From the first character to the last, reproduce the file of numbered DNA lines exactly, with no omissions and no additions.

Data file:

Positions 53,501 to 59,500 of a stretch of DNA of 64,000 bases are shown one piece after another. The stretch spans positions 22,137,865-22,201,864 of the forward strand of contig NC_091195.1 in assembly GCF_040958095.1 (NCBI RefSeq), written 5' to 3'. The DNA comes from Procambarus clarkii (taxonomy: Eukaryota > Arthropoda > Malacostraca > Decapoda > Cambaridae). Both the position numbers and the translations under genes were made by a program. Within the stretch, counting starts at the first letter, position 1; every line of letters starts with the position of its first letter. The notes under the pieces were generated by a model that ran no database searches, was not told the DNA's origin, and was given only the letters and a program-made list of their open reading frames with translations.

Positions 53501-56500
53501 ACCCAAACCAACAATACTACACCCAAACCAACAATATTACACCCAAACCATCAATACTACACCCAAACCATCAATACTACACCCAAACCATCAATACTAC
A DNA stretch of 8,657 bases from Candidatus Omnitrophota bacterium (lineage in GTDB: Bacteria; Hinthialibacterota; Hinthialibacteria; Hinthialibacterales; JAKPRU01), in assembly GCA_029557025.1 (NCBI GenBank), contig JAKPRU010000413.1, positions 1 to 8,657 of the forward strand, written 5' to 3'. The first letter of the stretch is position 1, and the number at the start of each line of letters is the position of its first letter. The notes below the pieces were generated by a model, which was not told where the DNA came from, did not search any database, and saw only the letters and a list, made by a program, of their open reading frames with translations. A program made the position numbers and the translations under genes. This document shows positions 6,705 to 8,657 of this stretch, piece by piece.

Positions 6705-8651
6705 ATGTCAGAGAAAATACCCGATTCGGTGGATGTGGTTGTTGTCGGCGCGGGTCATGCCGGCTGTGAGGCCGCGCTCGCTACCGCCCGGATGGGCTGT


Positions 53,501 to 59,500 of a stretch of DNA of 64,000 bases are shown one piece after another. The stretch spans positions 22,137,865-22,201,864 of the forward strand of contig NC_091195.1 in assembly GCF_040958095.1 (NCBI RefSeq), written 5' to 3'. The DNA comes from Procambarus clarkii (taxonomy: Eukaryota > Arthropoda > Malacostraca > Decapoda > Cambaridae). Both the position numbers and the translations under genes were made by a program. Within the stretch, counting starts at the first letter, position 1; every line of letters starts with the position of its first letter. The notes under the pieces were generated by a model that ran no database searches, was not told the DNA's origin, and was given only the letters and a program-made list of their open reading frames with translations.

Positions 53501-56500
53501 ACCCAAACCAACAATACTACACCCAAACCAACAATATTACACCCAAACCATCAATACTACACCCAAACCATCAATACTACACCCAAACCATCAATACTAC
A DNA stretch of 8,657 bases from Candidatus Omnitrophota bacterium (lineage in GTDB: Bacteria; Hinthialibacterota; Hinthialibacteria; Hinthialibacterales; JAKPRU01), in assembly GCA_029557025.1 (NCBI GenBank), contig JAKPRU010000413.1, positions 1 to 8,657 of the forward strand, written 5' to 3'. The first letter of the stretch is position 1, and the number at the start of each line of letters is the position of its first letter. The notes below the pieces were generated by a model, which was not told where the DNA came from, did not search any database, and saw only the letters and a list, made by a program, of their open reading frames with translations. A program made the position numbers and the translations under genes. This document shows positions 6,705 to 8,657 of this stretch, piece by piece.

Positions 6705-8651
6705 ATGTCAGAGAAAATACCCGATTCGGTGGATGTGGTTGTTGTCGGCGCGGGTCATGCCGGCTGTGAGGCCGCGCTCGCTACCGCCCGGATGGGCTGT